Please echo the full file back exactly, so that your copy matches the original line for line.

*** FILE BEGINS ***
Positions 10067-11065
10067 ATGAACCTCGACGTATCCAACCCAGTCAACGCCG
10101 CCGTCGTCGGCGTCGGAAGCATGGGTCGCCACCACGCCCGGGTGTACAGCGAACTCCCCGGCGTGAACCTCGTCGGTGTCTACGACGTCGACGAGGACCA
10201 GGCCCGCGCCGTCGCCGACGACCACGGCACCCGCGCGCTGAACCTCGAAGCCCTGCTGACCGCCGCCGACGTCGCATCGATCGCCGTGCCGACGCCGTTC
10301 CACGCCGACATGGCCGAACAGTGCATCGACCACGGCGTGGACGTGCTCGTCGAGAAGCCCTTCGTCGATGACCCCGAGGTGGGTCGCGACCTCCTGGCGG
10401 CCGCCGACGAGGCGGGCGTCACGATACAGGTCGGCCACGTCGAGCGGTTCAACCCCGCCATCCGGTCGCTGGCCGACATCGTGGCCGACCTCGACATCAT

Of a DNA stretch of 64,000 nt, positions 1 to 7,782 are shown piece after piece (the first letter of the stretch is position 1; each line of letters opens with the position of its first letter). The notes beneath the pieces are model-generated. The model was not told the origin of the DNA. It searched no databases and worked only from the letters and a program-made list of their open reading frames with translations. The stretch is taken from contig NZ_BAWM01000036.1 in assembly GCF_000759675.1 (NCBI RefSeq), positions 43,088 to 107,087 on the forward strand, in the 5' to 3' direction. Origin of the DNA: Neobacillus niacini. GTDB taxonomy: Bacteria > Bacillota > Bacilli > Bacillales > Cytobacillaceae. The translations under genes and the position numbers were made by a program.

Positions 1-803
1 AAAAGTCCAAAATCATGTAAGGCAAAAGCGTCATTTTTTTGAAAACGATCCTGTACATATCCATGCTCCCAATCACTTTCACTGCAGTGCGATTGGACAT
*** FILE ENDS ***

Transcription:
Positions 10067-11065
10067 ATGAACCTCGACGTATCCAACCCAGTCAACGCCG
10101 CCGTCGTCGGCGTCGGAAGCATGGGTCGCCACCACGCCCGGGTGTACAGCGAACTCCCCGGCGTGAACCTCGTCGGTGTCTACGACGTCGACGAGGACCA
10201 GGCCCGCGCCGTCGCCGACGACCACGGCACCCGCGCGCTGAACCTCGAAGCCCTGCTGACCGCCGCCGACGTCGCATCGATCGCCGTGCCGACGCCGTTC
10301 CACGCCGACATGGCCGAACAGTGCATCGACCACGGCGTGGACGTGCTCGTCGAGAAGCCCTTCGTCGATGACCCCGAGGTGGGTCGCGACCTCCTGGCGG
10401 CCGCCGACGAGGCGGGCGTCACGATACAGGTCGGCCACGTCGAGCGGTTCAACCCCGCCATCCGGTCGCTGGCCGACATCGTGGCCGACCTCGACATCAT

Of a DNA stretch of 64,000 nt, positions 1 to 7,782 are shown piece after piece (the first letter of the stretch is position 1; each line of letters opens with the position of its first letter). The notes beneath the pieces are model-generated. The model was not told the origin of the DNA. It searched no databases and worked only from the letters and a program-made list of their open reading frames with translations. The stretch is taken from contig NZ_BAWM01000036.1 in assembly GCF_000759675.1 (NCBI RefSeq), positions 43,088 to 107,087 on the forward strand, in the 5' to 3' direction. Origin of the DNA: Neobacillus niacini. GTDB taxonomy: Bacteria > Bacillota > Bacilli > Bacillales > Cytobacillaceae. The translations under genes and the position numbers were made by a program.

Positions 1-803
1 AAAAGTCCAAAATCATGTAAGGCAAAAGCGTCATTTTTTTGAAAACGATCCTGTACATATCCATGCTCCCAATCACTTTCACTGCAGTGCGATTGGACAT